Speech Therapy Assessments for Parkinson’s Disease

What should you assess when your patient has Parkinson’s disease?

In this post, you’ll find a step-by-step guide to speech therapy assessments for Parkinson’s disease—plus helpful links to assessment forms and norms.

For print-and-go assessment templates, check out our bestselling Adult Speech Therapy Starter Pack!

adult speech therapy evaluation pack

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Swallowing Assessments for Parkinson’s Disease

assessments for Parkinson's disease

When deciding whether to do a swallowing screen or a full swallowing assessment, start with a chart review.

If the patient has a swallowing eval order or their chart review has dysphagia red flags (i.e. pneumonia secondary to aspiration), complete a full bedside swallowing assessment.

If not, complete a 3-ounce water test plus an oral motor examination.

If appropriate, also recommend an instrumental swallowing assessment.

Clinical Bedside Swallowing Assessment: Step-by-Step

Sample page from The Evaluation Pack. Visit our shop!

Sample page from The Evaluation Pack.

1. Current diet

2. Personal Interview

Ask the patient about their swallowing:

  • Any recent changes in their swallowing
  • When their swallowing problems began
  • If and where they feel pain
  • If they have trouble eating certain foods
  • If and where food feels stuck in their throat or mouth
  • Food/liquid avoidance
  • Recent weight gain or loss
  • What they do that helps their swallowing

3. Oral Motor Examination

Observe strength, range of motion, speed, and symmetry of the following:

  • Mandible (CN V):
    • At rest
    • Open
    • Open with resistance
    • Close
    • Close with resistance
    • Lateralize
    • Protrude
    • Retraction
    • Sensation
  • Lips (CN VII):
    • At rest
    • Protrude
    • Retract
    • Repetitive protrude/retract
    • Puff cheeks
    • Puff cheeks against resistance
    • Sensitivity to touch
    • Sensation
  • Tongue (CN XII):
    • At rest
    • Protrude out
    • Protrud out with resistance
    • Protrude up
    • Protrude up with resistance
    • Protrude down
    • Protrude down with resistance
    • Lateralize
    • Lateralize with resistance
    • Retract
    • Lick teeth
    • Lick lips
    • Sensation
  • Velum:
    • At rest (CN IX)
    • Prolonged “ah” (CN X)
    • Repetitive “ah” (CN X)
    • Sensation
  • Reflexes (CN IX, X):
    • Gag
    • Faucial arches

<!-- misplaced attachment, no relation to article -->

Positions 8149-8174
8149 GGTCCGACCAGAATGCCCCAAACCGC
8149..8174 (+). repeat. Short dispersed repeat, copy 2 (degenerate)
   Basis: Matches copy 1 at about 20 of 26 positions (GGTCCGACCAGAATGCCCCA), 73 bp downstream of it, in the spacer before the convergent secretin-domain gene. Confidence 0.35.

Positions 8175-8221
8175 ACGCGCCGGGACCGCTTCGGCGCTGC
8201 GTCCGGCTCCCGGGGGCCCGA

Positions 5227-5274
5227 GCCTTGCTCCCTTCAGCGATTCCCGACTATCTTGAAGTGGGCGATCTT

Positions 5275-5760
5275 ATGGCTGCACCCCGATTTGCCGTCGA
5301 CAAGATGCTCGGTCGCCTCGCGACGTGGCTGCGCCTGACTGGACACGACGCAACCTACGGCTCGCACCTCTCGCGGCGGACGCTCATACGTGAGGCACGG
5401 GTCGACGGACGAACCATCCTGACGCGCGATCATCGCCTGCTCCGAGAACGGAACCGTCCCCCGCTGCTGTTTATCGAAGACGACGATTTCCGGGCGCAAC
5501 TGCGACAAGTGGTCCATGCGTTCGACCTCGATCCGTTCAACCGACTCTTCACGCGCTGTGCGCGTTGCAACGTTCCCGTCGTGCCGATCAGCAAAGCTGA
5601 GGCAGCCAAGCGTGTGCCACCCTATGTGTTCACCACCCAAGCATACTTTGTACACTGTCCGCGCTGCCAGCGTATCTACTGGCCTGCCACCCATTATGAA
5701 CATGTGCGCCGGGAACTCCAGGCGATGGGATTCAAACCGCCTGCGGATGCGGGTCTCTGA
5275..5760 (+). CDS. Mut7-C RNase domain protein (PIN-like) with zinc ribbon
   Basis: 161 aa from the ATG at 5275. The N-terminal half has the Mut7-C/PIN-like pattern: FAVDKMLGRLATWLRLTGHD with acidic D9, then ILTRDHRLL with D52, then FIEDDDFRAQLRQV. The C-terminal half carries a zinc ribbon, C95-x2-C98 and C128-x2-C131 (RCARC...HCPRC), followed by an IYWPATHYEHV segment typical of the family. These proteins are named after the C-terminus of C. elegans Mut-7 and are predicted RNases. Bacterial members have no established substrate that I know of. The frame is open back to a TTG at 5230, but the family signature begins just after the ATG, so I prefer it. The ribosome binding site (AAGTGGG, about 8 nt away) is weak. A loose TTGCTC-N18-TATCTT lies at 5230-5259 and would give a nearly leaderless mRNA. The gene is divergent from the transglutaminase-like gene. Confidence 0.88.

• Other Observations
    • Dentition
    • Raise eyebrows (CN VII)
    • Breath support
    • Oral mucosa
    • Cough on command
    • Throat clear on command

Read How To Do An Oral Moral Exam for more details.

4. PO Trials: Liquids and Solids

For each trial, measure and record the amount, cup/spoon/straw use, response, strategies, and duration.

5. Findings

Note any unusual findings or observations.

  • Mastication time and amount
  • Labial closure completeness
  • Oral residue amount and location
  • Multiple/suspect piecemeal swallows
  • Anterior spillage
  • Drooling
  • Swallow initiation timeliness
  • Laryngeal elevation amount
  • Coughing/throat-clearing
  • Vocal quality changes
  • Respiration changes
  • Fatigue

The Mann Assessment of Swallowing Ability (MASA) is a useful tool for quantifying information collected during a bedside swallowing evaluation. Here’s the MASA scoring sheet.

Swallowing Screens for Parkinson’s Disease

The 3-ounce Water Test

The Yale Swallow Protocol is a standardized swallowing screen that includes the 3-ounce water test.

See Yale Swallow Protocol for a free PDF template.

Eating Assessment Tool (EAT-10)

The EAT-10 is a patient-reported outcome (aka questionnaire) that’s recommended by ASHA and has excellent consistency and validity.

Download ASHA’s free EAT-10 PDF template.

Learn more about EAT-10.

Oral Motor Exam

The Motor Speech & Voice Assessment includes an oral motor exam.

To make your own, read How To Do An Oral Motor Exam.

Speech & Communication Assessments for Parkinson’s Disease

speech and communication assessments for parkinson's disease

If the chart review showed speech or communication red flags, complete the Motor Speech & Voice Assessment, which is available in our shop.

If you’d rather put together your own informal assessment, here’s a step-by-step guide to assessing speech and communication in patients with Parkinson’s disease.

1. Maximum Phonation Time

  • Prompt the patient to say ‘ah’ for as long as they can. They should use their normal loudness. Record their time in seconds
  • Have them repeat this 3 times. Their MPT is the longest of the 3 trials
  • You can compare their MPT with norms

2. Diadochokinetic Rate

Prompt the patient to say the following sounds as quickly and clearly as they can for 15 seconds each. They will repeat each 3 times.

“puh puh puh”

“tuh tuh tuh”

“kuh kuh kuh”

“puh tuh kuh”

You can compare their DDK rate with norms.

3. S/Z Ratio

  1. Have the patient say ‘sss’ for as long as they can, recording their time in seconds
  2. Have them repeat this 3 times. Note their longest trial
  3. Next, have the patient say ‘zzz’ for as long as they can, recording their time in seconds
  4. Repeat this 3 times, noting their longest trial
  5. Divide their longest /s/ trial over their longest /z/ trial for their s/z ratio
  6. You can compare their s/z ratio with norms

4. Habitual Pitch

Sample page from the Motor Speech & Voice Assessment

  • Record your patient’s voice
  • Ask the patient to repeat after you (see sentences below)
  • Measure pitch using a device or software (digital orchestral tuner, Visipitch, pitch pipe, etc.)
    • Modal pitch
    • Lowest pitch
    • Highest pitch
    • Average pitch